Judah Folkman, MD, is the founder of the field of angiogenesis research. He has made seminal discoveries on the mechanism of angiogenesis which have opened a field of investigation now pursued worldwide.
Dr. Folkman’s hypothesis (1971) that solid tumors are angiogenesis-dependent initiated studies of angiogenesis in tumor biology and in disciplines as diverse as developmental biology, ophthalmology and dermatology.
His laboratory reported the first purified angiogenesis molecule, the first angiogenesis inhibitor and proposed the concept of angiogenic disease. All of these discoveries have been translated into numerous clinical trials. Angiogenesis inhibitors are now approved by the FDA in the U.S., and in 28 other countries.
Largely because of Dr. Folkman’s research, the possibility of antiangiogenic therapy is now on a firm scientific foundation, not only in the treatment of cancer, but of many non-neoplastic diseases as well, including diseases of the eye.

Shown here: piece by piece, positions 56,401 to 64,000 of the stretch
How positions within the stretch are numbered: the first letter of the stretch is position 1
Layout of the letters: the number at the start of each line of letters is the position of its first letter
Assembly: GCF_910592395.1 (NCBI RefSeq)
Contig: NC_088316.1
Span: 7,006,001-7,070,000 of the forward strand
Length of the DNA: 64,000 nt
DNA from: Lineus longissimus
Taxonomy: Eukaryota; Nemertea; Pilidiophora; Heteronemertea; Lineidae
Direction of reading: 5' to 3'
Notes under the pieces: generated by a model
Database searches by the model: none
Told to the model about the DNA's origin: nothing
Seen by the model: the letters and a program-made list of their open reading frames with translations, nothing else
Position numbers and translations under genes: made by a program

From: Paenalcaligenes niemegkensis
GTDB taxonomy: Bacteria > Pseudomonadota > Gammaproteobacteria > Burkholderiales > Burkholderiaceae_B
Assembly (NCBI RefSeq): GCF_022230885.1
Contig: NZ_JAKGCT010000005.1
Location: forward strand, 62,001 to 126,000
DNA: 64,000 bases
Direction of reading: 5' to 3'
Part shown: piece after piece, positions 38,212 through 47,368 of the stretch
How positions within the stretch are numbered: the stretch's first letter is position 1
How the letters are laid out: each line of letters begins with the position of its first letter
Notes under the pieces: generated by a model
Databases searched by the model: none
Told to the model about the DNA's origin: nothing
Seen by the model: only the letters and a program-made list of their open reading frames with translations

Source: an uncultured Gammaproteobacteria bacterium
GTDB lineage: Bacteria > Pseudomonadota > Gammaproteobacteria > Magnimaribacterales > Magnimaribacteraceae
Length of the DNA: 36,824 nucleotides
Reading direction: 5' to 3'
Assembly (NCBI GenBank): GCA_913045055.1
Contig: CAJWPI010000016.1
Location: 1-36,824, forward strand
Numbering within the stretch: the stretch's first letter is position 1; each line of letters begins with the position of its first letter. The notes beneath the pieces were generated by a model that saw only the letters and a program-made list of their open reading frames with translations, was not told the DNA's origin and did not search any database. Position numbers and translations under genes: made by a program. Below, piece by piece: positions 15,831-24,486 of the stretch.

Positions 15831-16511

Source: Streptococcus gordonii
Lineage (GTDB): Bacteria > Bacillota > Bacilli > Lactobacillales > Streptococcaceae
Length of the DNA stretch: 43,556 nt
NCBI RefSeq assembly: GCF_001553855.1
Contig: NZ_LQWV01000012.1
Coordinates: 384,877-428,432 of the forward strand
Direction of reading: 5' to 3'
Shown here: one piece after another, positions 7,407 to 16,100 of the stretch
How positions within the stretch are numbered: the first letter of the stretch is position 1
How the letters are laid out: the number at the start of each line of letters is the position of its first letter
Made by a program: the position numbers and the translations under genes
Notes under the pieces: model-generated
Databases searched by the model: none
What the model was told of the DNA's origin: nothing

Dr. Folkman’s exceptional achievements have been recognized by many national and international awards. In 1990, he was elected to the National Academy of Sciences. He is also a member of the American Academy of Arts and Sciences, the American Philosophical Society and the Institute of Medicine.
In addition to his distinguished accomplishments in research, Dr. Folkman has served as a surgeon and teacher. He began his career as an Instructor in Surgery for Harvard’s Surgical Service at Boston City Hospital, was promoted to Professor of Surgery at Harvard Medical School, and became the Julia Dyckman Andrus Professor of Pediatric Surgery in 1968. From 1967 he served as Surgeon-in-Chief at Children’s Hospital Boston for 14 years.
Dr. Folkman is also a Professor of Cell Biology at Harvard Medical School and is currently the Director of the Vascular Biology Program in the Department of Surgery at Children’s Hospital. He holds honorary degrees from 16 universities and is the author of 404 original peer-reviewed papers and 109 book chapters and monographs.